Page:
Many among Los Angeles' Ukrainian community have turned to Saint Volodymyr Church in East Hollywood to find hope.
"We pray to him because this gives us faith. It gives us confidence, it builds our confidence to remember that we are not in this alone," said Pastor Vacile Sauciur, as news emerged Wednesday evening of Russian President Vladimir Putin's decision to take military action against Ukraine.
"When there will be casualties, when there will be children dying, that will be, I think, the most devastating, because it's not worth it. It's not worth it, for what?"
It's a question that Irina Hetman finds herself asking every day. Her 38-year-old son serves in the Ukrainian armed forces and is based in the country's eastern region now under attack.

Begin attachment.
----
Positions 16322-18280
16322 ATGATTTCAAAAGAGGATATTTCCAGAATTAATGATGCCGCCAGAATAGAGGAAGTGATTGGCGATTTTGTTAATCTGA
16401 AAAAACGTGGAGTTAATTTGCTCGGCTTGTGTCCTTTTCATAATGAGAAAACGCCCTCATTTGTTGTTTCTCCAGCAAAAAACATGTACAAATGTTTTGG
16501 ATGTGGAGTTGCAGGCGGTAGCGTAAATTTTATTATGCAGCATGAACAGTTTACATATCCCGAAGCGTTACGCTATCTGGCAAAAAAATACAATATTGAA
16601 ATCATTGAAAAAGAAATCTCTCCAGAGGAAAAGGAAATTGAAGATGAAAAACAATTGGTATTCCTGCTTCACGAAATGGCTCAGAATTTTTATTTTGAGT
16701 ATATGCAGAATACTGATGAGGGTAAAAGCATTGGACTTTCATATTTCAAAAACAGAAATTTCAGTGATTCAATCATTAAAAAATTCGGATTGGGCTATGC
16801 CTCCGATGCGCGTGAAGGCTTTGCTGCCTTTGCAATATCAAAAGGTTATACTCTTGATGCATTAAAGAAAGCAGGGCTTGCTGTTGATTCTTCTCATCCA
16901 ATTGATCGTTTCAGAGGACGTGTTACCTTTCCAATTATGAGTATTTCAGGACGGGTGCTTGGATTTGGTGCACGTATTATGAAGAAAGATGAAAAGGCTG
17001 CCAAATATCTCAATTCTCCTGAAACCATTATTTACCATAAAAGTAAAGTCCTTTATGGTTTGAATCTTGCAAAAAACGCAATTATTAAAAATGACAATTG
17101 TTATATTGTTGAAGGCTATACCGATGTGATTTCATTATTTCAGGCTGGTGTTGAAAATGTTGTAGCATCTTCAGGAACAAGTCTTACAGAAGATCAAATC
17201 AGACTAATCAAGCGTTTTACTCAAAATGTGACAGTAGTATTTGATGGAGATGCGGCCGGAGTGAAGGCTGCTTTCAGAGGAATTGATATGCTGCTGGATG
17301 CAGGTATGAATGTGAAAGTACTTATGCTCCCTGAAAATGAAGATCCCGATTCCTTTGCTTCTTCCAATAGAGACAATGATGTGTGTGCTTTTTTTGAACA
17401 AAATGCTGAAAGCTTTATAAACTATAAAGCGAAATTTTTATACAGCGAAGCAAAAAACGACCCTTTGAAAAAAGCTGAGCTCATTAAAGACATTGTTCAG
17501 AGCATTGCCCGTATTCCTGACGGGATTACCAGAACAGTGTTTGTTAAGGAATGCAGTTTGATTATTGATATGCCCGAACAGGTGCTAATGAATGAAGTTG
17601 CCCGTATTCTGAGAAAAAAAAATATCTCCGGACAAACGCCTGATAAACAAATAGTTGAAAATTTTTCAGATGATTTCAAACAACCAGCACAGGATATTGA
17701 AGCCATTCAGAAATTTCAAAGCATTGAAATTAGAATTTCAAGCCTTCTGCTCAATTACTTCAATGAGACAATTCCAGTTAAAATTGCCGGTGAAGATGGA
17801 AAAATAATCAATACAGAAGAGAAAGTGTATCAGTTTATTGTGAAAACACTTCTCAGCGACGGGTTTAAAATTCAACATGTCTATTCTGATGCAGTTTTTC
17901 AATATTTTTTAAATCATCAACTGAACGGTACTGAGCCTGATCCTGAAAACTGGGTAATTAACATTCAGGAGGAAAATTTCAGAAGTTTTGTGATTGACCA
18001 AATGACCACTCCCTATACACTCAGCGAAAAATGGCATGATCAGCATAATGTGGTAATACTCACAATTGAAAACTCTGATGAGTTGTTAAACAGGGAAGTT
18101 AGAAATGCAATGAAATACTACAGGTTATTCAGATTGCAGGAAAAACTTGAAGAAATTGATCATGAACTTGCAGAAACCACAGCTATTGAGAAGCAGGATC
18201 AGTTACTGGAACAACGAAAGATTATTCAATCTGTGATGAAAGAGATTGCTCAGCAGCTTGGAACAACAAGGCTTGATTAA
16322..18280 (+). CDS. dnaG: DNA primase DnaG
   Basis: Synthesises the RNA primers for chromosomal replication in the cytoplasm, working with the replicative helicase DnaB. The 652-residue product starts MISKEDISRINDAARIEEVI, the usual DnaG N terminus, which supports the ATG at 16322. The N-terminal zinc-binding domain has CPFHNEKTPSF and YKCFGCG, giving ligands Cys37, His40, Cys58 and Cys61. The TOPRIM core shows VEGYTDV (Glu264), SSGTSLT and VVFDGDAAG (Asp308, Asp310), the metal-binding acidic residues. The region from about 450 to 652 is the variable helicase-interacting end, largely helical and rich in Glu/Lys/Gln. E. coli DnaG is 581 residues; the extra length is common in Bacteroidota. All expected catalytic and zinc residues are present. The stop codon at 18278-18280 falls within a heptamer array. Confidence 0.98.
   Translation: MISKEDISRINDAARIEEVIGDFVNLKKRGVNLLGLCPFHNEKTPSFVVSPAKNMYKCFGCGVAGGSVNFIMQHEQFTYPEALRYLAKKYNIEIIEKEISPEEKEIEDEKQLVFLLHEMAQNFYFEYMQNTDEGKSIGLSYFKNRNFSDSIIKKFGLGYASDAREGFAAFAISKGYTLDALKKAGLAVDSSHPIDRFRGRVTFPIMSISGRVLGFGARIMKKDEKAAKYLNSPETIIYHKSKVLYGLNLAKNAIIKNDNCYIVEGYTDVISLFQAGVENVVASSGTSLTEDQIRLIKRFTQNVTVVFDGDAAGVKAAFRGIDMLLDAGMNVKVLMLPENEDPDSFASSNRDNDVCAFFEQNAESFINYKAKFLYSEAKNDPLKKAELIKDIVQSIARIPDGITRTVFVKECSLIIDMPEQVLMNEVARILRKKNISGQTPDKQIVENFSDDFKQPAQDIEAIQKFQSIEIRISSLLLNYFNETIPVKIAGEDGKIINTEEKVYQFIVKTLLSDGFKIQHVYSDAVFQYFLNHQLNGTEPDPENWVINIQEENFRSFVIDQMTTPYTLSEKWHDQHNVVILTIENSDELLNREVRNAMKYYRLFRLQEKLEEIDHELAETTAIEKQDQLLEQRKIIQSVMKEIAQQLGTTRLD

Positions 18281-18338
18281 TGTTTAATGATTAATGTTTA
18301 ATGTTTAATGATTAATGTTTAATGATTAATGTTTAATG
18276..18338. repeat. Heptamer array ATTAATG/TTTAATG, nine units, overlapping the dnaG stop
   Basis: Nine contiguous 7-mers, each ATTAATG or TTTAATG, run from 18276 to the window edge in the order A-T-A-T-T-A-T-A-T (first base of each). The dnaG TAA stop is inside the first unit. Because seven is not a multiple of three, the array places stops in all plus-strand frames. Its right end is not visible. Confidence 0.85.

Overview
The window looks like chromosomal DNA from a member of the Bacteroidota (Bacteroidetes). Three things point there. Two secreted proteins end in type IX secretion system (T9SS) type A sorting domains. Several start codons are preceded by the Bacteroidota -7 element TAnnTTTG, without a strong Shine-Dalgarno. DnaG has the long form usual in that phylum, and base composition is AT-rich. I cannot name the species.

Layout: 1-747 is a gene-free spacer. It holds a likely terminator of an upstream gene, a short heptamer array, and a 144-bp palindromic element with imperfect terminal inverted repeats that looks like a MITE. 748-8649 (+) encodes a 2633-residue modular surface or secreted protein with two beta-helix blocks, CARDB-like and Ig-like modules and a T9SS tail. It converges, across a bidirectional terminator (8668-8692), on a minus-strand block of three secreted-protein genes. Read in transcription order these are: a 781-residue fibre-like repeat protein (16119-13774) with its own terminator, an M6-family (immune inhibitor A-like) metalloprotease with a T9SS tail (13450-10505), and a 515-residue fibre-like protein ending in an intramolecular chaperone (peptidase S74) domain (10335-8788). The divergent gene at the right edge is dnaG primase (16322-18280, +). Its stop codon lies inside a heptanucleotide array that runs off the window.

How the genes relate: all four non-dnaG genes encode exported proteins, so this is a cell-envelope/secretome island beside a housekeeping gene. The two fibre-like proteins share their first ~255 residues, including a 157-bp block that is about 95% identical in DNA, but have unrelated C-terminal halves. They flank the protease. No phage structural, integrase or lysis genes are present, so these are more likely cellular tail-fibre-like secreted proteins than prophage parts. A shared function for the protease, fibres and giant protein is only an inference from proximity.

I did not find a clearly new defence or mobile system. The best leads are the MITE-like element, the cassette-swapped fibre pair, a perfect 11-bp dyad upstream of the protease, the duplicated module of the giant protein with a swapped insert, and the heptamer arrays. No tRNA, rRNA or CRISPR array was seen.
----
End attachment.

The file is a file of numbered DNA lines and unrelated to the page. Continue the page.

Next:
She spoke with him Wednesday morning.
"'I'm OK, he say. It's OK. Mom, it's OK, don't worry.' But right now (he hasn't) connected with me."
Her son has an 8-year-old daughter. They were all reunited about a month ago, and among the many unknowns is when they'll see each other again.
"I would like to go to Ukraine and be close to my son. But right now, I don't know what I can do," she said.
Hetman moved to Southern California five years ago and has another son who lives on the east coast.
She said she asked her son in Ukraine to move here with her instead of joining the army, but he said defending his country is something he feels he needs to do.